How Do Other Anticonvulsants Work?

Reviewed on 2/14/2022

How do other anticonvulsants work?

Anticonvulsants are medications used to treat different types of seizures, including convulsions, other neurological disorders that cause nerve pain (neuralgia), and bipolar I disorder. Medications that do not fall into any specific class of anticonvulsants are categorized as other anticonvulsants.

Other anticonvulsants include the following medications which work in different ways:

  • Acetazolamide: Acetazolamide is used to treat edema from congestive heart failure, drug-induced edema, glaucoma, altitude sickness, and seizures. Acetazolamide works by inhibiting the activity of carbonic anhydrase, an enzyme that plays a role in the reabsorption of minerals in the kidneys, and the conversion of carbon dioxide in red cells.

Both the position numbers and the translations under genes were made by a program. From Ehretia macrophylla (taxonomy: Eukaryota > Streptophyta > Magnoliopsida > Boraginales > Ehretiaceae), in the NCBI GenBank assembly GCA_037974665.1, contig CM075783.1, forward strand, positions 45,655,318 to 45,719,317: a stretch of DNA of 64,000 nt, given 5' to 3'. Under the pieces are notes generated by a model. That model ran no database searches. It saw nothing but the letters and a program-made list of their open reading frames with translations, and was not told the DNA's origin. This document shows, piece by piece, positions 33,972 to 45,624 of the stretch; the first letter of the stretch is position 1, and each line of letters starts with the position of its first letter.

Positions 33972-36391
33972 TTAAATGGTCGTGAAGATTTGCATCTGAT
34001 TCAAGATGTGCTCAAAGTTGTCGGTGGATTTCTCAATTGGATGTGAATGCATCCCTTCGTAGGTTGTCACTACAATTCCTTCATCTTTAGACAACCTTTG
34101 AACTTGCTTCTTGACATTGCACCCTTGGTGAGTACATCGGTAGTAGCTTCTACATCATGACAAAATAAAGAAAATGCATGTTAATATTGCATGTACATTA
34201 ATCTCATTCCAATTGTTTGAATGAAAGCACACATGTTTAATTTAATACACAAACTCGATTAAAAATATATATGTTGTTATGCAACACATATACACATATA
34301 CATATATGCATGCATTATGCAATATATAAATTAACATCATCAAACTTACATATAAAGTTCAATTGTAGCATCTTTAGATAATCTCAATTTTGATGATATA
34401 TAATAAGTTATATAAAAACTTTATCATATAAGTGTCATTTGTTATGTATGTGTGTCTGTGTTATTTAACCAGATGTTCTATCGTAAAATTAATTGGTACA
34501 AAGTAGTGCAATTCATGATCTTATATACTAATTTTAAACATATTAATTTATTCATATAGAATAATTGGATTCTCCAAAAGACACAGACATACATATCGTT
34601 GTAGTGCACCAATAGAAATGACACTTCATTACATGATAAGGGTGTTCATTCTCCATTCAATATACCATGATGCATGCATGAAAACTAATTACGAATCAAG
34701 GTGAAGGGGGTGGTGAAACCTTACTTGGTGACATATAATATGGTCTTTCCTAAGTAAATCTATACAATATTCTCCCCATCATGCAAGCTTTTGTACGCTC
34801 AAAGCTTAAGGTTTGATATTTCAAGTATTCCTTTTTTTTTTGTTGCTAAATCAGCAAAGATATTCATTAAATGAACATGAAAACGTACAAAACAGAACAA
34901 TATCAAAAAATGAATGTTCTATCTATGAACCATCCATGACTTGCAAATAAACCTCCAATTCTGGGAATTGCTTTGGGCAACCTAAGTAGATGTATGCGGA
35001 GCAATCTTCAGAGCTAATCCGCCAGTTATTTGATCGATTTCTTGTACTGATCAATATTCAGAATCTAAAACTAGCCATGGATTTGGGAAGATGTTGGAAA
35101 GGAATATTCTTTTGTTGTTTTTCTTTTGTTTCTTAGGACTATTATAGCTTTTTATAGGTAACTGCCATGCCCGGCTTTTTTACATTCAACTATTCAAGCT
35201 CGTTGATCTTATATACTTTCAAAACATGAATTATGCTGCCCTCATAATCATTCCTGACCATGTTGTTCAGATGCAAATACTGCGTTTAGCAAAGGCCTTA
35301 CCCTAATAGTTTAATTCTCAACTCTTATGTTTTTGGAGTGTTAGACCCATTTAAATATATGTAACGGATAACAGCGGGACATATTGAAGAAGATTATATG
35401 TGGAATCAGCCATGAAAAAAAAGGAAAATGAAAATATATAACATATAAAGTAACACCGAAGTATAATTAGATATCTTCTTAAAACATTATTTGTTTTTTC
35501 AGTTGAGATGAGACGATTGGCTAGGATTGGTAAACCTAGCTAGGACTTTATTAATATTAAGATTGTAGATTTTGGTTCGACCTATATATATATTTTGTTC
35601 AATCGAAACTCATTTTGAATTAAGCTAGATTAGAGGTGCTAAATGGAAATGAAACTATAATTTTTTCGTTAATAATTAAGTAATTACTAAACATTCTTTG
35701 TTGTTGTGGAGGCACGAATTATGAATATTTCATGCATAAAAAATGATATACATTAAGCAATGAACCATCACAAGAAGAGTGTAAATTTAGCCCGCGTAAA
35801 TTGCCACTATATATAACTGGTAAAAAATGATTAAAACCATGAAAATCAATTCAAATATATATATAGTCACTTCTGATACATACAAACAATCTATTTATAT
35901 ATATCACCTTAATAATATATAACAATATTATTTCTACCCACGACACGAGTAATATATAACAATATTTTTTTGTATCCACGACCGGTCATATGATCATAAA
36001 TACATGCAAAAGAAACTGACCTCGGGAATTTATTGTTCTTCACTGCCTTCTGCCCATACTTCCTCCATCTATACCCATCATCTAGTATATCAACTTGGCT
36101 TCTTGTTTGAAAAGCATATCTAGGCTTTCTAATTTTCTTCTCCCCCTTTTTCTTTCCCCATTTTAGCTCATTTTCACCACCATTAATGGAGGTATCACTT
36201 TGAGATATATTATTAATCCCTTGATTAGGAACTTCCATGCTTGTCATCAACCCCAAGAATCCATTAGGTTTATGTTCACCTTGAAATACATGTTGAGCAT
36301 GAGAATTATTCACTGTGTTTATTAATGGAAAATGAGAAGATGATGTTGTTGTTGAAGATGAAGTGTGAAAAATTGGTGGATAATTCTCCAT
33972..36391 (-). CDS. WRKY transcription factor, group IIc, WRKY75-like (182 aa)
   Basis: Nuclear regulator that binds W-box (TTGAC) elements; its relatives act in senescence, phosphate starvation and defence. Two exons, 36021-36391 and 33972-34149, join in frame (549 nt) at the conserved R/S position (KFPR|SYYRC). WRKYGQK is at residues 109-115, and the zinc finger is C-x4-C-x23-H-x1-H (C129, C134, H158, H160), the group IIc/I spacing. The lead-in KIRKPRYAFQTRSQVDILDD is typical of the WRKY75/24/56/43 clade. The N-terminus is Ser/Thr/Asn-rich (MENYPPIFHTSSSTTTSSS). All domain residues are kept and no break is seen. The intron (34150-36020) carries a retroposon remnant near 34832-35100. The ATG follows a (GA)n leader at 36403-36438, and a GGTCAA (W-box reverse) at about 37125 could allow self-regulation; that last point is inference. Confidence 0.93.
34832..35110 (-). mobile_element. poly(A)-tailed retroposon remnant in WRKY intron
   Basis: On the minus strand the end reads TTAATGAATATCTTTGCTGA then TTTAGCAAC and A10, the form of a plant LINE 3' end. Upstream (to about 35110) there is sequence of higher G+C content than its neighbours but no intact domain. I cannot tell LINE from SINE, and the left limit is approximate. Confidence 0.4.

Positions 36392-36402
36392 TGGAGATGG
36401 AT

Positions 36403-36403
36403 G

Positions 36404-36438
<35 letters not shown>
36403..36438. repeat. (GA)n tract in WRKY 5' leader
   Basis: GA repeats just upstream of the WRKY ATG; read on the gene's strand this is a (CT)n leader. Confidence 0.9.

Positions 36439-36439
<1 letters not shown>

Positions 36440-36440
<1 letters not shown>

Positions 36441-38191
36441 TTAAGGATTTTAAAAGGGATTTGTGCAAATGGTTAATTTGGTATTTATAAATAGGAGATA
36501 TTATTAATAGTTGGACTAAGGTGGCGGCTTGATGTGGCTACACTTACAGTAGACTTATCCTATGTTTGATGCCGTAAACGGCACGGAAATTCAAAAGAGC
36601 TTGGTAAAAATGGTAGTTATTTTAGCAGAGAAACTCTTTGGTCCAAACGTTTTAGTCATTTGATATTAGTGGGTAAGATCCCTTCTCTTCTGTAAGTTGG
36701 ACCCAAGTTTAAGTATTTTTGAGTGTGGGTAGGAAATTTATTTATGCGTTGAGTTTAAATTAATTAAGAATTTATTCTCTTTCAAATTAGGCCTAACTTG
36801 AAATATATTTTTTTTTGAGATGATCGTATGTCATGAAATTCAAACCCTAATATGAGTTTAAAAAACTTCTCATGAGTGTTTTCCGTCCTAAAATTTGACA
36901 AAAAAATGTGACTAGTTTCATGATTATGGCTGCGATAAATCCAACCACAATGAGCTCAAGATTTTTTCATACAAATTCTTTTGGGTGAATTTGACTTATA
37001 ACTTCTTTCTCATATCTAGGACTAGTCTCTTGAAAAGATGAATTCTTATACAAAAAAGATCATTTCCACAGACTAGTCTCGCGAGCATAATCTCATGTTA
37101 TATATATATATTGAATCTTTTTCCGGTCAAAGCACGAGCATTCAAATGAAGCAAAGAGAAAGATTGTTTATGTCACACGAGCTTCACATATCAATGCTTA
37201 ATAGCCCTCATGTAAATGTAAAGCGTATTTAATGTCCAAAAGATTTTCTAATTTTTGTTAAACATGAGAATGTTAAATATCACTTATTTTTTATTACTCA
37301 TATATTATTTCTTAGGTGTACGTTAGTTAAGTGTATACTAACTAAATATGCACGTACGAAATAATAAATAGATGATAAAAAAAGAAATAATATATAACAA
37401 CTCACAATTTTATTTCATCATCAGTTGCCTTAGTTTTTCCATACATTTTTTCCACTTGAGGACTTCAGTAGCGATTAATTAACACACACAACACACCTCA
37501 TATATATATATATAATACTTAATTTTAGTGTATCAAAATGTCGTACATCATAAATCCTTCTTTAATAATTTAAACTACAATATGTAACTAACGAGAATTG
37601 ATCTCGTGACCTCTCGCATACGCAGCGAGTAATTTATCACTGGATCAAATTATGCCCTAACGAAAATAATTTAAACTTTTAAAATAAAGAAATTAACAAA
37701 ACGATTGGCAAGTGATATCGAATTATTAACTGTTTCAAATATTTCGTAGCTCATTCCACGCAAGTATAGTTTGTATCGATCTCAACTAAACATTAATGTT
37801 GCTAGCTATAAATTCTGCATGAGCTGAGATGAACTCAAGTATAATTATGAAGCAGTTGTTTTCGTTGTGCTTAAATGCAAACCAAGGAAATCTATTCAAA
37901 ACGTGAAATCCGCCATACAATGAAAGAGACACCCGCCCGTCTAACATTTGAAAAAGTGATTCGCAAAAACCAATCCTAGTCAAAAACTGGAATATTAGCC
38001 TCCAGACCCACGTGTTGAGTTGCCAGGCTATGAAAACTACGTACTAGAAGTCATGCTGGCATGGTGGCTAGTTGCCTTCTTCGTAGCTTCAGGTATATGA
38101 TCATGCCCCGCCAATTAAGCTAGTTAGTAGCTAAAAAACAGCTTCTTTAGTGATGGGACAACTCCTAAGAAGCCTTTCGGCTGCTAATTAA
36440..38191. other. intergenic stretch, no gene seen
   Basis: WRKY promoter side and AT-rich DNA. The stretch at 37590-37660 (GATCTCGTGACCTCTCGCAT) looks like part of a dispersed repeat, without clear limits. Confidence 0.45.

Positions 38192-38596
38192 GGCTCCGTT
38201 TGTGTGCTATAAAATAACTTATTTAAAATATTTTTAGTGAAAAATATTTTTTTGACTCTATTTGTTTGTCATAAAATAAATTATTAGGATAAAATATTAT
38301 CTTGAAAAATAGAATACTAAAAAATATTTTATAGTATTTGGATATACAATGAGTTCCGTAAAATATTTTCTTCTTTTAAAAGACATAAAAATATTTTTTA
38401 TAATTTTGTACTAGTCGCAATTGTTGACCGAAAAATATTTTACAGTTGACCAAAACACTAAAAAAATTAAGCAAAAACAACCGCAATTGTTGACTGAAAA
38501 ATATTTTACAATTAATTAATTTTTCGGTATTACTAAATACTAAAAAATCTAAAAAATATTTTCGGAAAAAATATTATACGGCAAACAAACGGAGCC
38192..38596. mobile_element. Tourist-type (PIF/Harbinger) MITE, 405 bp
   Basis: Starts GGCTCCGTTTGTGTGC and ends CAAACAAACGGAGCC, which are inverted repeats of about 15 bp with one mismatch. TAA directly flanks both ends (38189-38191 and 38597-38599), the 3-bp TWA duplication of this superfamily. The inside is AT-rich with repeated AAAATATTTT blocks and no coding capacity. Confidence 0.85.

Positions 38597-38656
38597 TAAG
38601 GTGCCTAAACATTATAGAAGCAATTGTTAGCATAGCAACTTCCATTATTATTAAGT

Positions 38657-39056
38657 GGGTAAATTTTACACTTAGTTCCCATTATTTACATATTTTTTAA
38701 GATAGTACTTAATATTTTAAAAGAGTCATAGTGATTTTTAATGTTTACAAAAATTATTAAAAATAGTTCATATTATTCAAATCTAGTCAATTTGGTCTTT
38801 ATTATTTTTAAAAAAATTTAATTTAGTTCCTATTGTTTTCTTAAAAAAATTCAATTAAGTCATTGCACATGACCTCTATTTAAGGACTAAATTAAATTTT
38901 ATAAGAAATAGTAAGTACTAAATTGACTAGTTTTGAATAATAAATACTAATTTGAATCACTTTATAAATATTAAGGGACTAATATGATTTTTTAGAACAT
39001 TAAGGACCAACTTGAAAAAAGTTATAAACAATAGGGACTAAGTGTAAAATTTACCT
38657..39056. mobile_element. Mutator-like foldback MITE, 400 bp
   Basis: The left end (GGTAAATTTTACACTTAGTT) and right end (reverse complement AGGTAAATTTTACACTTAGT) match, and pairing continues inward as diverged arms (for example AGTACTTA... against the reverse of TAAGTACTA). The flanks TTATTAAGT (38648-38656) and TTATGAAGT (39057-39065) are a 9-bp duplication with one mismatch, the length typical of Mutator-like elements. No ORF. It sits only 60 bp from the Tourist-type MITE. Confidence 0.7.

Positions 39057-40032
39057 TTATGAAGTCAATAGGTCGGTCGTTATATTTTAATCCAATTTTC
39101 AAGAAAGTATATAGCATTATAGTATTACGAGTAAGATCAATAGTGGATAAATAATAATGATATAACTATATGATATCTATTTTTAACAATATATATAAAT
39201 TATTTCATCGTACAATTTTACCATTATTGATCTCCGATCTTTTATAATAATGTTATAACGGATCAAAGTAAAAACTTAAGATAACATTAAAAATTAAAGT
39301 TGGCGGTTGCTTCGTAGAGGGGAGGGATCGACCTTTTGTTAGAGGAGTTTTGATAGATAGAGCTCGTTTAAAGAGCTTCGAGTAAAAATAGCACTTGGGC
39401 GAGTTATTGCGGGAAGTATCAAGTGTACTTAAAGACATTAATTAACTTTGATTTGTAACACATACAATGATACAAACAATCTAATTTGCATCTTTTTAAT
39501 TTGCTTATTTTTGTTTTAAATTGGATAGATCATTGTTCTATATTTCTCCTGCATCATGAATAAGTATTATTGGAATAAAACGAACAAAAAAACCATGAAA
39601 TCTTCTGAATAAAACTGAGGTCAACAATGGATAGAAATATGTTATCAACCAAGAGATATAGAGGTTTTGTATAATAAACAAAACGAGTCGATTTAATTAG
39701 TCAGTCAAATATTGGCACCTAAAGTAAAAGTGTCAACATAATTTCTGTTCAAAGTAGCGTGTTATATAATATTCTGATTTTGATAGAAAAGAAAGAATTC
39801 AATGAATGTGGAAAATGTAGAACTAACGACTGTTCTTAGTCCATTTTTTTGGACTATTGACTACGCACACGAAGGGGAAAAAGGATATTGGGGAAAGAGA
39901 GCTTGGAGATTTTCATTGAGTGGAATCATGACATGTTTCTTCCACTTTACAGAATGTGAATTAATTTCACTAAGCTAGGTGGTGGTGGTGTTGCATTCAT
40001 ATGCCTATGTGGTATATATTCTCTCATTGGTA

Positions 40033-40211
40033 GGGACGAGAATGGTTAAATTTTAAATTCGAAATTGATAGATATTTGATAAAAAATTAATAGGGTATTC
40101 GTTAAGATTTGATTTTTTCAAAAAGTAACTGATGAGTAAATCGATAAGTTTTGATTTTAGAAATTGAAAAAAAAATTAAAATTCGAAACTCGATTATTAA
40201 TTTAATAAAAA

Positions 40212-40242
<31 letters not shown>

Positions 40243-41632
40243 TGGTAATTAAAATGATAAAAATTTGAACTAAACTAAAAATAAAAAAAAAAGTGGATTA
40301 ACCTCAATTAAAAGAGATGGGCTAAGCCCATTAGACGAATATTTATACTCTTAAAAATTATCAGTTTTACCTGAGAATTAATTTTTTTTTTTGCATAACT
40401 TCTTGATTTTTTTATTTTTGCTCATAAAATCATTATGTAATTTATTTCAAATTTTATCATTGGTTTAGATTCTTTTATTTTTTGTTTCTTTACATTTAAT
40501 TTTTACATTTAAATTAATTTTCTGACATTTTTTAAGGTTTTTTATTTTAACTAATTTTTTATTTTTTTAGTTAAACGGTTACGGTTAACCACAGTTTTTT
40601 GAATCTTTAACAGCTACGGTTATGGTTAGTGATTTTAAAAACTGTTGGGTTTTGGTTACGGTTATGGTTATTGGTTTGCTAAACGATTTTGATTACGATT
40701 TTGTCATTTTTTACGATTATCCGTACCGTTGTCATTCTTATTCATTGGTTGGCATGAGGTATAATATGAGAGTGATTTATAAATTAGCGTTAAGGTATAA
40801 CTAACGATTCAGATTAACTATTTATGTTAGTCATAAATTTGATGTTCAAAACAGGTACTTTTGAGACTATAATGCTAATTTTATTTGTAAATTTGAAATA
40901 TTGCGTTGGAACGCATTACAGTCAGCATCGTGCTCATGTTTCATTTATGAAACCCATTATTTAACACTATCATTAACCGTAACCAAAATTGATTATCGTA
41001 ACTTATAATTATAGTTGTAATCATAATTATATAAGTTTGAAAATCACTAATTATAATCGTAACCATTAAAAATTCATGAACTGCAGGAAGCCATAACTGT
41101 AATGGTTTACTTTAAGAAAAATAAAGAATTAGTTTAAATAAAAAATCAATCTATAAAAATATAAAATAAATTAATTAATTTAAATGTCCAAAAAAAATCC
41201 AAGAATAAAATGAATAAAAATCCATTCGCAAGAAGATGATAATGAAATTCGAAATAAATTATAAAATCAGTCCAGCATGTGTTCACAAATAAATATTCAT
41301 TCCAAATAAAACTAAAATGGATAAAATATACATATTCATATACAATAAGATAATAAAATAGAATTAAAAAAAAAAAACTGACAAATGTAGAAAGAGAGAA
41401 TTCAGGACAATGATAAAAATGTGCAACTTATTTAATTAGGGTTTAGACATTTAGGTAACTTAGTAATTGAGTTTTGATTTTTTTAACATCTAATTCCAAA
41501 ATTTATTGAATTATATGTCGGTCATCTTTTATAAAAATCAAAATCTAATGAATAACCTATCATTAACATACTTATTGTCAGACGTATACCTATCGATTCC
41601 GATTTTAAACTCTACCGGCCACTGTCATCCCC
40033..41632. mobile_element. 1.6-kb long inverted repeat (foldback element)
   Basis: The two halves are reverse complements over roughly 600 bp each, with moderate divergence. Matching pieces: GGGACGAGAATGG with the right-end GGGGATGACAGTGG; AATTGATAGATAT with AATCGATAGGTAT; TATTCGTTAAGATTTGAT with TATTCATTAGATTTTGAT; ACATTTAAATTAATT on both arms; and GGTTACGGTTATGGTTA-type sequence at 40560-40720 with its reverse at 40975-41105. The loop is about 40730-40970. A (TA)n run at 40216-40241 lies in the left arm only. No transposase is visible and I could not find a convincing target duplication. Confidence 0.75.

• Carbamazepine: Carbamazepine is used in the treatment of neurological conditions such as epilepsy and trigeminal neuralgia and as a mood stabilizer in bipolar I disorder. Carbamazepine reduces abnormal electrical activity in the brain by blocking the sodium channels in the neurons, making them stable and less excitable.
  • Cenobamate: The exact mechanism of carbamate in seizure treatment is unclear, it is thought to work by reducing repetitive firing of neurons by inhibiting sodium currents. Studies show that cenobamate also enhances the activity of gamma-aminobutyric acid (GABA) an inhibitory chemical messenger (neurotransmitter) in the brain.
  • Divalproex sodium: Divalproex sodium is a stable compound of valproic acid and sodium valproate used in the treatment of seizures and bipolar mania. Divalproex sodium is believed to work by increasing the levels of the neurotransmitter GABA, enhancing its activity in the brain, and also inhibiting sodium and calcium channels in the neurons.